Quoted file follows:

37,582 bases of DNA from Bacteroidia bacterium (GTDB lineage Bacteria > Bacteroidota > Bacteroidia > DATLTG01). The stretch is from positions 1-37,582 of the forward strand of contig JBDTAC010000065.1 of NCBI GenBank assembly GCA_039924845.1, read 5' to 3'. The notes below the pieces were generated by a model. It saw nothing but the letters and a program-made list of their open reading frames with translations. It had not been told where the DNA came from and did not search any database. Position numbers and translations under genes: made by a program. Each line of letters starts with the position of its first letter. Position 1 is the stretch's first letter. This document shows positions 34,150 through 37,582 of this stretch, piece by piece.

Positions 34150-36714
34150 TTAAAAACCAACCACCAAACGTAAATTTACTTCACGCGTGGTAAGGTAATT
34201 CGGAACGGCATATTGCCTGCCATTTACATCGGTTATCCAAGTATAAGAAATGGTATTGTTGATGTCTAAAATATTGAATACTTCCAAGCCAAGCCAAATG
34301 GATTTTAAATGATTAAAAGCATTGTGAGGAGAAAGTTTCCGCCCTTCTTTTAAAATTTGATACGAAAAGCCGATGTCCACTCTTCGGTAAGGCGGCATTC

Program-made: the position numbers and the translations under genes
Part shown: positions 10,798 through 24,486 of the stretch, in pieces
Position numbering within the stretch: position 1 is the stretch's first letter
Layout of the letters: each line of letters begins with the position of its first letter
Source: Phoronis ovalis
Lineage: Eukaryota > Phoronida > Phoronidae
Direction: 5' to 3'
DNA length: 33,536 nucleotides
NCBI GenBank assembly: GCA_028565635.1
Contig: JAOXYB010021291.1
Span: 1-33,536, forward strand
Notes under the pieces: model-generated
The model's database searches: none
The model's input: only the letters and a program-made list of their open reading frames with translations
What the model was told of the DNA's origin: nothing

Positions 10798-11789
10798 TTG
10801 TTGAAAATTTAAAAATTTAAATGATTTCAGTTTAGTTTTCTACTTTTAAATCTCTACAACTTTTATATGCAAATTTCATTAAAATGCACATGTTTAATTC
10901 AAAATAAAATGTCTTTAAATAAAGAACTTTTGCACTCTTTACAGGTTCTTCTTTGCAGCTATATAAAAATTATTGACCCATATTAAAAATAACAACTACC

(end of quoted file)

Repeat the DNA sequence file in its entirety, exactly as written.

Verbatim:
37,582 bases of DNA from Bacteroidia bacterium (GTDB lineage Bacteria > Bacteroidota > Bacteroidia > DATLTG01). The stretch is from positions 1-37,582 of the forward strand of contig JBDTAC010000065.1 of NCBI GenBank assembly GCA_039924845.1, read 5' to 3'. The notes below the pieces were generated by a model. It saw nothing but the letters and a program-made list of their open reading frames with translations. It had not been told where the DNA came from and did not search any database. Position numbers and translations under genes: made by a program. Each line of letters starts with the position of its first letter. Position 1 is the stretch's first letter. This document shows positions 34,150 through 37,582 of this stretch, piece by piece.

Positions 34150-36714
34150 TTAAAAACCAACCACCAAACGTAAATTTACTTCACGCGTGGTAAGGTAATT
34201 CGGAACGGCATATTGCCTGCCATTTACATCGGTTATCCAAGTATAAGAAATGGTATTGTTGATGTCTAAAATATTGAATACTTCCAAGCCAAGCCAAATG
34301 GATTTTAAATGATTAAAAGCATTGTGAGGAGAAAGTTTCCGCCCTTCTTTTAAAATTTGATACGAAAAGCCGATGTCCACTCTTCGGTAAGGCGGCATTC

Program-made: the position numbers and the translations under genes
Part shown: positions 10,798 through 24,486 of the stretch, in pieces
Position numbering within the stretch: position 1 is the stretch's first letter
Layout of the letters: each line of letters begins with the position of its first letter
Source: Phoronis ovalis
Lineage: Eukaryota > Phoronida > Phoronidae
Direction: 5' to 3'
DNA length: 33,536 nucleotides
NCBI GenBank assembly: GCA_028565635.1
Contig: JAOXYB010021291.1
Span: 1-33,536, forward strand
Notes under the pieces: model-generated
The model's database searches: none
The model's input: only the letters and a program-made list of their open reading frames with translations
What the model was told of the DNA's origin: nothing

Positions 10798-11789
10798 TTG
10801 TTGAAAATTTAAAAATTTAAATGATTTCAGTTTAGTTTTCTACTTTTAAATCTCTACAACTTTTATATGCAAATTTCATTAAAATGCACATGTTTAATTC
10901 AAAATAAAATGTCTTTAAATAAAGAACTTTTGCACTCTTTACAGGTTCTTCTTTGCAGCTATATAAAAATTATTGACCCATATTAAAAATAACAACTACC